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If police chiefs won't stop 'traveling cops,' state rep. says tougher laws needed

Not all police departments follow rules meant to flag bad officer behavior
Rep. Carter
Posted at 4:27 PM, Mar 29, 2024
and last updated 2024-03-29 18:57:23-04

(WXYZ) — Current and former Lansing lawmakers say tougher legislation may be necessary to crack down on problem officers who travel from one department to another.

The comments follow a 7 Action News investigation revealing how one officer who spent time in four different police agencies racked up egregious allegations of misconduct, but had no trouble finding agencies to hire him.

VIDEO: How a troubled Michigan cop moved from department to department, leaving scandal in his wake:

How a troubled Michigan cop moved from department to department, leaving scandal in his wake

“Once I saw the story, it just reconfirmed what I’ve been trying to do,” said Rep. Tyrone Carter, a Detroit Democrat who has pushed for police reform legislation. “It’s disturbing and it’s gone on for far too long.”

Throughout his career, officer Mark Aldrich would be accused of dishonesty, road rage, engaging in sex acts with a woman he’d arrested and destroying evidence. He was hired by police departments in Belleville, Huron Township, Carleton and, most recently, Lake Orion.

“My job is to protect good officers from bad officers, and also protect taxpayers from bad officers,” Carter said, who spent years working for the Wayne County Sheriff’s Office.

“If you know that you’re going to hire a person with a checkered background, then the liability is really on you.”

In 2020, Carter introduced legislation that would have created a statewide database tracking police misconduct. The goal, he said, was to make it easier for departments to know exactly who they were hiring.

“There needs to be that level of credibility that has eroded over time. We have an opportunity to get some of that back,” he said.

RELATED: Conduct Unbecoming: Detroit's Troubled Officers

But the bill stalled over concerns that a database might be too tedious to maintain for departments. Carter says he’s preparing to re-introduce the legislation soon.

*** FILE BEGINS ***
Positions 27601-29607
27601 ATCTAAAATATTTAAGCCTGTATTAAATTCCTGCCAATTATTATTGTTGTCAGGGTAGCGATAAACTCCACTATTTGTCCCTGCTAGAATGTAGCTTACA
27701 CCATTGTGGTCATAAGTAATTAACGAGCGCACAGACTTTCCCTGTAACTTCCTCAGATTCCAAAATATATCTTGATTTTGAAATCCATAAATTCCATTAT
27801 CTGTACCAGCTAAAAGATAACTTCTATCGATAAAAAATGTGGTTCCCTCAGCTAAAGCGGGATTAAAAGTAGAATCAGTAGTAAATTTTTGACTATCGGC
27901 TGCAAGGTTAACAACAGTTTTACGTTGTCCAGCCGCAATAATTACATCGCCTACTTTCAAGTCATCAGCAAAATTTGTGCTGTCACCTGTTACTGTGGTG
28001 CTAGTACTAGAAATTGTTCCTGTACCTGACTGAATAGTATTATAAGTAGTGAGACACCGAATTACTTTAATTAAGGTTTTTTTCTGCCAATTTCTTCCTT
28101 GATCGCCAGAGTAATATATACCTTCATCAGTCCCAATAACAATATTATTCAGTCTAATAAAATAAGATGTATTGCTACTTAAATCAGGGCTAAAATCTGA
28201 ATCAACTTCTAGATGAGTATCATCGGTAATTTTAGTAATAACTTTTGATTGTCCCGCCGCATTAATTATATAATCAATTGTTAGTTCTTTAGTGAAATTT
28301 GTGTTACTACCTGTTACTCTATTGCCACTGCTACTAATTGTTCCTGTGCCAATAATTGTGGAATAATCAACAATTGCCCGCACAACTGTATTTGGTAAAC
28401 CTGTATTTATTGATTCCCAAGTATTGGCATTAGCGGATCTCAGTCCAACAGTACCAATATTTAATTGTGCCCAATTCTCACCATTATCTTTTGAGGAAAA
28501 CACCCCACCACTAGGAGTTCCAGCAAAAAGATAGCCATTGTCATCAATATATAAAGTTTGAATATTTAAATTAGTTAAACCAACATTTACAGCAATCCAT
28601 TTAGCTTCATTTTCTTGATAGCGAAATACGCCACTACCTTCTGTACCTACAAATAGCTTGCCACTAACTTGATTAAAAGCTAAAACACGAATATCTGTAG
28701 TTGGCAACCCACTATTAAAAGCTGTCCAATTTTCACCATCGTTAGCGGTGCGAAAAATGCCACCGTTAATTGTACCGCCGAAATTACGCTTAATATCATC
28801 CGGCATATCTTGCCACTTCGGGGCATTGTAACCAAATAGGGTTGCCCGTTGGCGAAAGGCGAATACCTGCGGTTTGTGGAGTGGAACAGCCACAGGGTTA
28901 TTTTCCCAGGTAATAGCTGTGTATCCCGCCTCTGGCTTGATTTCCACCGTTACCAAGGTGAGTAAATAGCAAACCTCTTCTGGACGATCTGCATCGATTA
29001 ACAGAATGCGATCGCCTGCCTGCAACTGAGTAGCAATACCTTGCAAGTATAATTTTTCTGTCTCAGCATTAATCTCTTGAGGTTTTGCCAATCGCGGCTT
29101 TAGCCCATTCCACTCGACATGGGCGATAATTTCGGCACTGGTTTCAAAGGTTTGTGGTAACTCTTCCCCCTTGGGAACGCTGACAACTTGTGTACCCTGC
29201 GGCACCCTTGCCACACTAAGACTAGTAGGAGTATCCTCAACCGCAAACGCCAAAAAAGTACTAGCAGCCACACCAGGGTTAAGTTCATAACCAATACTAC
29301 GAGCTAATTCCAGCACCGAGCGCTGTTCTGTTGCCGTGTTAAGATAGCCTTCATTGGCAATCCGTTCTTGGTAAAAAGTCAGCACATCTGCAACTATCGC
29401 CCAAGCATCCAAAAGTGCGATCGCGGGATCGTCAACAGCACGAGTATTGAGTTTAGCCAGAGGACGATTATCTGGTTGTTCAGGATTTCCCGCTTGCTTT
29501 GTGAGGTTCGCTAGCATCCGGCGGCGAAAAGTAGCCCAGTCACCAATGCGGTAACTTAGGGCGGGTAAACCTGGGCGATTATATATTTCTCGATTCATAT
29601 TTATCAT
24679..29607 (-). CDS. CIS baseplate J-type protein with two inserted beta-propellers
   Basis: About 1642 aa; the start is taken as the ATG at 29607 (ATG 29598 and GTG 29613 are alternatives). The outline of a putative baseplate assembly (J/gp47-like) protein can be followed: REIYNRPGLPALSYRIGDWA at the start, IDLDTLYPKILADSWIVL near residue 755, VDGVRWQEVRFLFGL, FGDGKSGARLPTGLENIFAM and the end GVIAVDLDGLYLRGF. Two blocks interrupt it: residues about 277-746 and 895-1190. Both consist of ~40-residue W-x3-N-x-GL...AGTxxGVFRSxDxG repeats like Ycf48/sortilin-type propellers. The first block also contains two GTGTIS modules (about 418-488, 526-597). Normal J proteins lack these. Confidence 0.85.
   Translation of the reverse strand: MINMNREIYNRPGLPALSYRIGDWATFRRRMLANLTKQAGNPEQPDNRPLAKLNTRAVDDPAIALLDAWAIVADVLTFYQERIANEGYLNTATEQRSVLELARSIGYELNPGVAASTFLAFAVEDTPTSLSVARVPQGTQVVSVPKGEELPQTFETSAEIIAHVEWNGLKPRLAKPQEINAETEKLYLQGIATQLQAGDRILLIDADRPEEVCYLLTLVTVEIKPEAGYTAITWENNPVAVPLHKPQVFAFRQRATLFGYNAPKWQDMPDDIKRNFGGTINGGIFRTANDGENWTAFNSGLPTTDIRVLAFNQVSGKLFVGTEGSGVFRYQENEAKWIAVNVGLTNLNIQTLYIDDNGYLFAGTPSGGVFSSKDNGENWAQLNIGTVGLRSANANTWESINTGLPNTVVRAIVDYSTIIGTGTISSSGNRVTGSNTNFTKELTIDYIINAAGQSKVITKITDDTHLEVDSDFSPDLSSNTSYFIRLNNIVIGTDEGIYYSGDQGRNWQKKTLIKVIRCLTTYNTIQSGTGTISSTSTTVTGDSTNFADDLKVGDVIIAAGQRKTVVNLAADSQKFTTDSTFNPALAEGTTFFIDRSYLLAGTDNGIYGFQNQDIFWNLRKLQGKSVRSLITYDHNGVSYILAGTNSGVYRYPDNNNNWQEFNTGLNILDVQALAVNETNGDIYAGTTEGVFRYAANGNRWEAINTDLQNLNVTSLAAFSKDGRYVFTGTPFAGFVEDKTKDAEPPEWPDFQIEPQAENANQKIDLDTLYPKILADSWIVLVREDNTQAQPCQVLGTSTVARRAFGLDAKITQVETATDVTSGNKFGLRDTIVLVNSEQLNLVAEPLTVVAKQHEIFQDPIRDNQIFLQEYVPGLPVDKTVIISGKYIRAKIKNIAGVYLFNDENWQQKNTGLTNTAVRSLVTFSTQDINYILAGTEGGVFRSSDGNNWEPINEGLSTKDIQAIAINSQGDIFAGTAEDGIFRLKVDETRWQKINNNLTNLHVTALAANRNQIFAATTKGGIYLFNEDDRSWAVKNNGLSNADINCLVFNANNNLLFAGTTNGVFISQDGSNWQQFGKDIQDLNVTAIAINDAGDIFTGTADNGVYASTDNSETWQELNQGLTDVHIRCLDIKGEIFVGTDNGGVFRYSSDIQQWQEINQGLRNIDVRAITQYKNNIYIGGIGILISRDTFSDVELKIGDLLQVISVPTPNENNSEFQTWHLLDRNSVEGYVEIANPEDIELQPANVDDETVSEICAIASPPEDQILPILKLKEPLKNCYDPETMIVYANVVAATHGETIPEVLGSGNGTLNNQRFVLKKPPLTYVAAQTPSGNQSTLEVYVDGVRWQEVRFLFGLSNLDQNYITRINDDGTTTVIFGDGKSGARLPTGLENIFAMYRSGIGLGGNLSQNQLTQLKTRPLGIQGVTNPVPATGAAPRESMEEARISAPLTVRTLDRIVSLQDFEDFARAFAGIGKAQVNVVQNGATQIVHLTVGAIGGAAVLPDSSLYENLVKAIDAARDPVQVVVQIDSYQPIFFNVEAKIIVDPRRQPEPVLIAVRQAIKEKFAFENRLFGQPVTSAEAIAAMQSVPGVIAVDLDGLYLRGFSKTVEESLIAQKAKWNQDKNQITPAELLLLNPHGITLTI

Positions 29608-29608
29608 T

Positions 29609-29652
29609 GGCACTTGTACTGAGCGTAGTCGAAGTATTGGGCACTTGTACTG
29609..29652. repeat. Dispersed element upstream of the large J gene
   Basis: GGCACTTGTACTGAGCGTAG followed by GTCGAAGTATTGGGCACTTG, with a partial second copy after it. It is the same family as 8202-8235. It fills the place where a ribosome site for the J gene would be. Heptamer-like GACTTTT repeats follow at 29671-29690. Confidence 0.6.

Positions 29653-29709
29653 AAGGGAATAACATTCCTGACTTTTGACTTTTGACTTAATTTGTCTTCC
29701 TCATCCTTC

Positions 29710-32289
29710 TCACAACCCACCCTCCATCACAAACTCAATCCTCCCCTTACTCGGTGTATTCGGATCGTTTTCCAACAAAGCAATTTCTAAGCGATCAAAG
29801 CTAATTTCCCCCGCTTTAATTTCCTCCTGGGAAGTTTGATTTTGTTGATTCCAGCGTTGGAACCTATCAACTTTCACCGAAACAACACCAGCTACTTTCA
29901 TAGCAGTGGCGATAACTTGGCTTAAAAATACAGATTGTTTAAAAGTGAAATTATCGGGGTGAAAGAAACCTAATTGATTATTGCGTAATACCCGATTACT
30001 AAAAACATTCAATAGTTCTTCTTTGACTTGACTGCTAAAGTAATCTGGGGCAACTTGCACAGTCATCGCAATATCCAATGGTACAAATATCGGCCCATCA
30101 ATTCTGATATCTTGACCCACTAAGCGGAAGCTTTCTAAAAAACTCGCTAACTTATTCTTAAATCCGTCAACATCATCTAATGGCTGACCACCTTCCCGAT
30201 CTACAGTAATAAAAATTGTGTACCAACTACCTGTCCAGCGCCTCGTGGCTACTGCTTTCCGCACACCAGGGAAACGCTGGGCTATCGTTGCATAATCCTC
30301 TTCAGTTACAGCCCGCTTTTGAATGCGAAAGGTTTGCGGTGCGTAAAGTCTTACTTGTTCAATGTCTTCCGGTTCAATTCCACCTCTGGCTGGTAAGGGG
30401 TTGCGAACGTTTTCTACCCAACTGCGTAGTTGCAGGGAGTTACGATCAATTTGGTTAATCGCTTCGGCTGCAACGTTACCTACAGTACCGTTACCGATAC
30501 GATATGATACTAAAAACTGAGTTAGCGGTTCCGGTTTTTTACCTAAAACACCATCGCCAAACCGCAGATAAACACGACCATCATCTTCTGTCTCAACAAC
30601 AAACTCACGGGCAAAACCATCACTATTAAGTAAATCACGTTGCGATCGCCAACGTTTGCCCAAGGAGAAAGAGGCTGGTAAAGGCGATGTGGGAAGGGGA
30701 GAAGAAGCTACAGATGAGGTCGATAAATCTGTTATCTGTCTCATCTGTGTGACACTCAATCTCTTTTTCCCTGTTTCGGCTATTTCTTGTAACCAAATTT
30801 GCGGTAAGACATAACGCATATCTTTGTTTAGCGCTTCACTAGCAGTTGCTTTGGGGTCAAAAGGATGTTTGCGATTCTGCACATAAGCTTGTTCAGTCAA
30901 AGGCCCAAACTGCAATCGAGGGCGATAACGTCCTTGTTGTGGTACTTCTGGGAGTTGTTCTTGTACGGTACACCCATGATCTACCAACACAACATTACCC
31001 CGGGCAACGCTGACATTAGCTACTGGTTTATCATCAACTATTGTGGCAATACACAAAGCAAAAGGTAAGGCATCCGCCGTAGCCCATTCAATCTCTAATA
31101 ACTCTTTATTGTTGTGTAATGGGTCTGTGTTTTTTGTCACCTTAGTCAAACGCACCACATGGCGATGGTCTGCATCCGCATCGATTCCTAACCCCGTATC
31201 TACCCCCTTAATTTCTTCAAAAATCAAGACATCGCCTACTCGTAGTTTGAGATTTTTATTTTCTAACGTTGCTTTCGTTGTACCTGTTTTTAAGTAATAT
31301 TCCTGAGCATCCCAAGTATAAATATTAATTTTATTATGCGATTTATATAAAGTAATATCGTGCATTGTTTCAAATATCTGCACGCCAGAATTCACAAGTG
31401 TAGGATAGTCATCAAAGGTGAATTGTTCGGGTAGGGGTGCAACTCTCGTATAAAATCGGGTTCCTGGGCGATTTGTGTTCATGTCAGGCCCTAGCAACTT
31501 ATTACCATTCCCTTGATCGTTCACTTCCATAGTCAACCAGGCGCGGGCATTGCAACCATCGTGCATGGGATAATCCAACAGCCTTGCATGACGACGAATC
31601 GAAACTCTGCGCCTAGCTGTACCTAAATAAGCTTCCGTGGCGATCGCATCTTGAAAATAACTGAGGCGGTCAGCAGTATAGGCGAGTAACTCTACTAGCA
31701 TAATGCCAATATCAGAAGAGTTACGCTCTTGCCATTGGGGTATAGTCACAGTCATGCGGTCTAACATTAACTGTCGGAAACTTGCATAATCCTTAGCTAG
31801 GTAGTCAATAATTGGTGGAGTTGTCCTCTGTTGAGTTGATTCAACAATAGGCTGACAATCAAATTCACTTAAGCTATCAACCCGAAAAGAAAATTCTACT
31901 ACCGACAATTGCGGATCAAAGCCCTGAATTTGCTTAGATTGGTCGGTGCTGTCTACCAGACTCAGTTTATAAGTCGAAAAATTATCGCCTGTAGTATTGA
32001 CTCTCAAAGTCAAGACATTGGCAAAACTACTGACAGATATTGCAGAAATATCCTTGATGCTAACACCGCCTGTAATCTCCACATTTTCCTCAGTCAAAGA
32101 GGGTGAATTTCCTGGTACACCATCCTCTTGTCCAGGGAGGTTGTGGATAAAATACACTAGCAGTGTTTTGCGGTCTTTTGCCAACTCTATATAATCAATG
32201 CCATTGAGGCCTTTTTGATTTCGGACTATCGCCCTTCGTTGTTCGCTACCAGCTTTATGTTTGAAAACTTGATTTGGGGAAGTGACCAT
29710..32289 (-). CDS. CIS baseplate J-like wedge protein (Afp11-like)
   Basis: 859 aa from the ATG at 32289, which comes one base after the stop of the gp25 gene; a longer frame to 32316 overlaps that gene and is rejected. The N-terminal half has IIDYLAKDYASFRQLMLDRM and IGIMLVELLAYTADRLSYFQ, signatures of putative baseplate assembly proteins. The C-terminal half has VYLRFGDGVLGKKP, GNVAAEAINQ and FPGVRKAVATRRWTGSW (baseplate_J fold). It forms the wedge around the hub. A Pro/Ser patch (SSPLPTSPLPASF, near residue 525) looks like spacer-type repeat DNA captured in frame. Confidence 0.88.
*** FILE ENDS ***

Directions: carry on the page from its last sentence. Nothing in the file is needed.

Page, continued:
But before any new laws are passed, say police watchdogs, some police chiefs may want to start following the laws already on the books right now.

When a police officer separates from an agency today, his or her department is required to report how they left. Police departments are required to say whether an officer leaves in good standing, while under investigation, under criminal charges or in lieu of termination.

In Aldrich’s case, he left as Carleton’s police chief said he suspected him of deleting body camera footage from a complaint filed against him.

But Chief Roy Johnson stopped investigating because Aldrich resigned and reported to MCOLES—the commission that licenses officers—that he left in good standing.

It was a similar story with Detroit Police Officer Kairy Roberts, seen punching a man without justification back in the summer of 2021.

Roberts was later deemed not truthful with investigators, so DPD prepared to fire him.

But while he was under investigation, Roberts resigned to take a job with another agencey, and DPD incorrectly reported that he left in “good standing.”

That made it easier for officials with Eastpointe Police to hire him.

RELATED: State suspends ‘Greektown punch’ officer who avoided firing by joining Eastpointe PD

Rick Jones, a former state senator who wrote the legislation that now governs how officers are hired in Michigan, said he would support strengthening the current law.

“If an officer that has knowingly assaulted a citizen isn’t held accountable, the next department that hires him has all sorts of liability, (along with) the chief or the sheriff or post commander who said he did nothing wrong,” Jones said.

After Mark Aldrich left Carleton’s police department, he was hired in Lake Orion where Chief Todd Stanfield declared—under the penalty of perjury—that he had reviewed Aldrich’s personnel file from Carleton.

But, by phone, Aldrich confirmed he never reviewed the file.

While former Senator Jones isn’t familiar with the details of Aldrich’s hiring, he says any chief who cut corners during the hiring process needs to be held accountable.

“If a chief doesn’t follow the law, should there be a penalty? Yes,” he said.

 “The chief is not only following the law, the chief is opening up his city or his county toall sorts of liability from lawsuits.”

Contact 7 Investigator Ross Jones at or at (248) 827-9466.